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New semester has started for three weeks! How's everything going so far? Can't believe that time goes so fast!! Have you thought about joining a student group on campus? There are many opportunities and choices for you!

Student Unions & Activities
The student groups on campus covered various and various topics. You will definitely find a group that fits one of your interests and get involved in the campus community! For example, we have groups for academic and education, culture and diversity, environment, fine arts, leadership, sports, music, political and social action, housing, or special interest, etc. You can find specific information of group description, officers' contact information, and how to get involved in this group on the website of each group.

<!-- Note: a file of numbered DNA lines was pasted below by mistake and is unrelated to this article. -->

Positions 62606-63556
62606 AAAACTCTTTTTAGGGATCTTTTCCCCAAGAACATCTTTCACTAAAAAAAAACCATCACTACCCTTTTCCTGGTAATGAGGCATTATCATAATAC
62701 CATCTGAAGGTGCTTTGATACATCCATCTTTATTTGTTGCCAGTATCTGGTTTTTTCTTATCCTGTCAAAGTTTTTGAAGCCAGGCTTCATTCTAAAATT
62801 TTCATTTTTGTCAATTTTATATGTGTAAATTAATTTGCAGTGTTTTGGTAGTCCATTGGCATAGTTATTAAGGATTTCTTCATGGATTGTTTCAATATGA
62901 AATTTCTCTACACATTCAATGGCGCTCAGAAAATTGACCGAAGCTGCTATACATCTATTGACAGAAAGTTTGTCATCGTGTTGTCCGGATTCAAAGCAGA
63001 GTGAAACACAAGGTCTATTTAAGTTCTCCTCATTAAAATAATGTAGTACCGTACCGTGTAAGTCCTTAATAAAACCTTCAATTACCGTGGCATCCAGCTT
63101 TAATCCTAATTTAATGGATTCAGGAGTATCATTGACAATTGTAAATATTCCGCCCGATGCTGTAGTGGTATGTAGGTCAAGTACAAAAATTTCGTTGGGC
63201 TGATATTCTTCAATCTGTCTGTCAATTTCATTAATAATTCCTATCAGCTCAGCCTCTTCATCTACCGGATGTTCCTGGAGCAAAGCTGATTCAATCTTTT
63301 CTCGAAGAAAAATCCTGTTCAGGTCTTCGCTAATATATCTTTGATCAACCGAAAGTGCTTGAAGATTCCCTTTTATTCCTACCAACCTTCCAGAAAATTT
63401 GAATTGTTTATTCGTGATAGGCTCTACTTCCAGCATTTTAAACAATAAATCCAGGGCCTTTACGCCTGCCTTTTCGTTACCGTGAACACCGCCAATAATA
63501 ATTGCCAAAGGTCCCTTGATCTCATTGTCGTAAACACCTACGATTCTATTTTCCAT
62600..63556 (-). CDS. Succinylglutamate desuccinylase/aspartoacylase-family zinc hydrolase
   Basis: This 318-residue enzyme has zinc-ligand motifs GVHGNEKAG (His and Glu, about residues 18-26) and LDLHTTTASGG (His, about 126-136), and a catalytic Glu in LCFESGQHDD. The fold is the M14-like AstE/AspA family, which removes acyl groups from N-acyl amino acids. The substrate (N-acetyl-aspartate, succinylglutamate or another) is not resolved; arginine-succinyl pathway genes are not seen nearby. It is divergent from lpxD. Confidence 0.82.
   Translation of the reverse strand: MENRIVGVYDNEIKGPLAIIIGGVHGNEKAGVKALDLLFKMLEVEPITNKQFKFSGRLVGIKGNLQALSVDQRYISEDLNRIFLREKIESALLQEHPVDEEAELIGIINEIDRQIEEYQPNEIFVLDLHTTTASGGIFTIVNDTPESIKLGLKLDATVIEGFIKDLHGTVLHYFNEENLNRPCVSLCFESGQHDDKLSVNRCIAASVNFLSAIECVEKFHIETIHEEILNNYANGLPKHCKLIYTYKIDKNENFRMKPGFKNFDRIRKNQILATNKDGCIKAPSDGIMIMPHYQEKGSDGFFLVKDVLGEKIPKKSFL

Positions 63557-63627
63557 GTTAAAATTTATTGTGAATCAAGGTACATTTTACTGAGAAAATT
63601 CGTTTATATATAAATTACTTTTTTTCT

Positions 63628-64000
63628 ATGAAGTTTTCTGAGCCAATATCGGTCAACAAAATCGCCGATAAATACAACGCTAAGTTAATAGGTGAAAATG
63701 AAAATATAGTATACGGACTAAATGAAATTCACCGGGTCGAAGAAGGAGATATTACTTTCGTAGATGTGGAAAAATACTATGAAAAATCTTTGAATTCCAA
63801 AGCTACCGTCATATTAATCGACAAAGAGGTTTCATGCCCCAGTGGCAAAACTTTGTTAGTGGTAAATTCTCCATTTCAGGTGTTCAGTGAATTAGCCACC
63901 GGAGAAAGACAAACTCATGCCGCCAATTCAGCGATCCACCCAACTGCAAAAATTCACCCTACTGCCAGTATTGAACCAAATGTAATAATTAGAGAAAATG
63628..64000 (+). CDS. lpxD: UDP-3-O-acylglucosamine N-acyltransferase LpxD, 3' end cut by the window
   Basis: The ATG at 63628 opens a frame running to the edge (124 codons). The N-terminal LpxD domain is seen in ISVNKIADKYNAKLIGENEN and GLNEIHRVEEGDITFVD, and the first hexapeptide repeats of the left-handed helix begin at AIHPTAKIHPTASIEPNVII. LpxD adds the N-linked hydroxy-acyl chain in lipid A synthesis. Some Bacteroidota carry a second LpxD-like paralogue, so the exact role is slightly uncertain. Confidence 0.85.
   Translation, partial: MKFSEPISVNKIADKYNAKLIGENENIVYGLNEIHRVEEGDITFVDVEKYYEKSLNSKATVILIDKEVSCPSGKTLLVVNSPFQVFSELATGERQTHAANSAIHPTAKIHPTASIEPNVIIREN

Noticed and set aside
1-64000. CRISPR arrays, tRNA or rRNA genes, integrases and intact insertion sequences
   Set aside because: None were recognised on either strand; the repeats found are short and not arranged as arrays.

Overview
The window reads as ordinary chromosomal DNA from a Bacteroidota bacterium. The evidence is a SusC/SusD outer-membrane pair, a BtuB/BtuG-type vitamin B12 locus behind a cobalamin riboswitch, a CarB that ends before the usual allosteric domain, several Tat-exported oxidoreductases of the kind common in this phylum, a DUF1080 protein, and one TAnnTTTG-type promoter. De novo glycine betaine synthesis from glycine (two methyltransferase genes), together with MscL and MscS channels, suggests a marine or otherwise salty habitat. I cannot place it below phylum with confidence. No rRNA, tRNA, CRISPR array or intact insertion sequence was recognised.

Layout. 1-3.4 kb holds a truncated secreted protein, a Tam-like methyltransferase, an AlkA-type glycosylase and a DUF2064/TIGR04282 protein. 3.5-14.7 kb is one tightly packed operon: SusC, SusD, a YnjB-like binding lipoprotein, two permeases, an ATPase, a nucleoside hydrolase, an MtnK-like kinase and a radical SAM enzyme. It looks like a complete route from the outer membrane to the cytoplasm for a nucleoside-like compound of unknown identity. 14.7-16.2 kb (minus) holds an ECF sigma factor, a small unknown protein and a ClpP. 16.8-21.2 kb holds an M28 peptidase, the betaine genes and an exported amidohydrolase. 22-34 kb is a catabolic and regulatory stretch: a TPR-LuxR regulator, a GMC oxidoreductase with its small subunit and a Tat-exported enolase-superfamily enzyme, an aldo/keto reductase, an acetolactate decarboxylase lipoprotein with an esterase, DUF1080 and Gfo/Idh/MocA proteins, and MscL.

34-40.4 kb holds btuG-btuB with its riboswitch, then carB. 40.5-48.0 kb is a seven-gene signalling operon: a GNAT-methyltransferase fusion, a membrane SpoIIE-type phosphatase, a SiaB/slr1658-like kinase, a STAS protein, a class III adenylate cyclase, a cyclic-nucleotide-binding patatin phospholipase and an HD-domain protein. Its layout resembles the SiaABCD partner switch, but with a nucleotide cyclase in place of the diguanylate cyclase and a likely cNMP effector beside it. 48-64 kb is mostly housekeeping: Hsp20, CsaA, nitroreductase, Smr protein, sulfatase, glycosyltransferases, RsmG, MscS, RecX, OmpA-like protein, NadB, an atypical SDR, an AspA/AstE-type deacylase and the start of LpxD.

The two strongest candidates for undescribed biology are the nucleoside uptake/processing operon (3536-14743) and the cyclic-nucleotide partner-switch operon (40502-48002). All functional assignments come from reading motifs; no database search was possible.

And also, what if you can't find a group that serves your interest? You can just create one! Finding five students with you is all you need to get started! New group registration is easy and beneficial for you to experience.

Hope the information helps! And hope you could find your own interests over there!!

What I did not know about MN before coming here..

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Here are the top 10 things I did not know about Minnesota before coming here!

10 - Minnesota's capital is not Minneapolis, but Saint Paul
9 - Bob Dylan was born in Duluth - I did my undergraduate studies in Duluth!
8 - Phở = best soup ever!
7 - Bubble tea = best fun tea ever!
6 - The weather ... Let's be honest... oh, and driving in the snow!
5 - The variety of foods and vibrant cultures in the Twin Cities
4 - Our mascot, Goldy, is not a squirrel nor a beaver... but a gopher
3 - Football and FUTBOL, ehem, are not the same sports...